An egg a day for
breakfast probably won't increase your likelihood of developing type 2
diabetes, according to a new study.
In the study, researchers failed to see a significant association between
eating eggs occasionally or almost daily and the development of type 2
diabetes in nearly 4,000 older men and women.
While eggs are a key source of dietary cholesterol, they also contain a
number of other potentially beneficial nutrients. To figure out the net
effects of egg consumption as a whole food on type 2 diabetes risk,
researchers looked at 3,898 Americans participating in the Cardiovascular
Health Study. All were at least 65 years old when they enrolled in the
study. During follow-up, which averaged about 11 years, 313 people developed
type 2 diabetes, which is closely linked to being overweight as well as poor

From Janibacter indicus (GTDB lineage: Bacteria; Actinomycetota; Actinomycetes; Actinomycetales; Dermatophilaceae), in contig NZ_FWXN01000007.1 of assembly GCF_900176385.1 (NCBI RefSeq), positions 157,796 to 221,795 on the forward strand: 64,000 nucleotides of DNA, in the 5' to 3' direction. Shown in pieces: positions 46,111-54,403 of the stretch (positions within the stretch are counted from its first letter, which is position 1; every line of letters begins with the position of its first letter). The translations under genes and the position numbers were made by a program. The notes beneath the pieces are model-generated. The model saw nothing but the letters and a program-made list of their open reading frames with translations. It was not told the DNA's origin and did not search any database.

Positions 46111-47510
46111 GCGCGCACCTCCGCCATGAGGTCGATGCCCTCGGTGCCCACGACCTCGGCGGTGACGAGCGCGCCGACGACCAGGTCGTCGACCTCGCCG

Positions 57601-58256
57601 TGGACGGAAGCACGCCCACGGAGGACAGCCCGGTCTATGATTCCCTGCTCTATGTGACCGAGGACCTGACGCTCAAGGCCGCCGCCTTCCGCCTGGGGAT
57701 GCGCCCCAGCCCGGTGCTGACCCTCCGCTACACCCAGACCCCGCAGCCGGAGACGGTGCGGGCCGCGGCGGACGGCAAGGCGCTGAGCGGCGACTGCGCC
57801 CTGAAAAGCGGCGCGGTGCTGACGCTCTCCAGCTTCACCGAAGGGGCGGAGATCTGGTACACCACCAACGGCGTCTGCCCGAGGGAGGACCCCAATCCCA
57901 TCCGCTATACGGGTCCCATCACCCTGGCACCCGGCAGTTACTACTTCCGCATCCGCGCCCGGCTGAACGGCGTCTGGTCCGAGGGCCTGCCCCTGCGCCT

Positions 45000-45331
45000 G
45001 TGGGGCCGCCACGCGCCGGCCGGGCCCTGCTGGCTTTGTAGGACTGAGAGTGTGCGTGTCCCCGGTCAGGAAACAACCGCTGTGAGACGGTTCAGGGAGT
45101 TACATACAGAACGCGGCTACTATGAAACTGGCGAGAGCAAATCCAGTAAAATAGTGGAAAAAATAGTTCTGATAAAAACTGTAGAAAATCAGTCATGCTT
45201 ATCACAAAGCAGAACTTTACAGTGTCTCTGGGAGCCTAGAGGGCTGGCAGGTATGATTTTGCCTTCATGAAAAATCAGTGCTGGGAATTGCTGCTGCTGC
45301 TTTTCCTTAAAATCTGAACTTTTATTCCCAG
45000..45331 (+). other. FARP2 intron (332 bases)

diet and lack of exercise.
No relationship was found between any amount of egg consumption and
increased risk of type 2 diabetes. No link was found between dietary
cholesterol overall and diabetes risk. While men in the top category of egg
consumption, those eating eggs almost daily, were at increased type 2
diabetes risk, this increase wasn't statistically significant, meaning it
could have been due to chance.
Other studies that have linked eggs to diabetes have found an association
with very high consumption, generally for eating seven or more eggs a week.
On average, participants in this study ate less than one egg a day, so there
may not have been enough people with very high egg intakes to establish
whether this was harmful.
The current findings donít back any significant relationship between egg
consumption and type 2 diabetes.